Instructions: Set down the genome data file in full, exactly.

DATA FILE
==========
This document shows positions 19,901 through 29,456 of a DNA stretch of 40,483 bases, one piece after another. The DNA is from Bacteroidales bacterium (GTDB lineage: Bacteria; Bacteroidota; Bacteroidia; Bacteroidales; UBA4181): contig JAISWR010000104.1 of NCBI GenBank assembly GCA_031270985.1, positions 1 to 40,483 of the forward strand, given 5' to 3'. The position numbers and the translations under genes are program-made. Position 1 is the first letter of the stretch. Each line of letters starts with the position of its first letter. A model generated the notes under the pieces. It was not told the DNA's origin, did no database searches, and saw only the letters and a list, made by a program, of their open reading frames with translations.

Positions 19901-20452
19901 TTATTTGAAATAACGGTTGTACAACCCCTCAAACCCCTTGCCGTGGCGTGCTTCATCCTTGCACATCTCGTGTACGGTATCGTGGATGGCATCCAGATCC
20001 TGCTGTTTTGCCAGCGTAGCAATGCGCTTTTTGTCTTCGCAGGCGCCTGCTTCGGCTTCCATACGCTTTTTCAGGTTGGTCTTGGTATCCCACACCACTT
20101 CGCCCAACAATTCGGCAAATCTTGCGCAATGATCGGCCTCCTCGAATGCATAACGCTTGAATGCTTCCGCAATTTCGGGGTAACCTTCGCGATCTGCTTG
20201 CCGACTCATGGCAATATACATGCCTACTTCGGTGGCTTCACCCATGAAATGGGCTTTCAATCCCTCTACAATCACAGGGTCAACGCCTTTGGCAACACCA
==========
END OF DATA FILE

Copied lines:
This document shows positions 19,901 through 29,456 of a DNA stretch of 40,483 bases, one piece after another. The DNA is from Bacteroidales bacterium (GTDB lineage: Bacteria; Bacteroidota; Bacteroidia; Bacteroidales; UBA4181): contig JAISWR010000104.1 of NCBI GenBank assembly GCA_031270985.1, positions 1 to 40,483 of the forward strand, given 5' to 3'. The position numbers and the translations under genes are program-made. Position 1 is the first letter of the stretch. Each line of letters starts with the position of its first letter. A model generated the notes under the pieces. It was not told the DNA's origin, did no database searches, and saw only the letters and a list, made by a program, of their open reading frames with translations.

Positions 19901-20452
19901 TTATTTGAAATAACGGTTGTACAACCCCTCAAACCCCTTGCCGTGGCGTGCTTCATCCTTGCACATCTCGTGTACGGTATCGTGGATGGCATCCAGATCC
20001 TGCTGTTTTGCCAGCGTAGCAATGCGCTTTTTGTCTTCGCAGGCGCCTGCTTCGGCTTCCATACGCTTTTTCAGGTTGGTCTTGGTATCCCACACCACTT
20101 CGCCCAACAATTCGGCAAATCTTGCGCAATGATCGGCCTCCTCGAATGCATAACGCTTGAATGCTTCCGCAATTTCGGGGTAACCTTCGCGATCTGCTTG
20201 CCGACTCATGGCAATATACATGCCTACTTCGGTGGCTTCACCCATGAAATGGGCTTTCAATCCCTCTACAATCACAGGGTCAACGCCTTTGGCAACACCA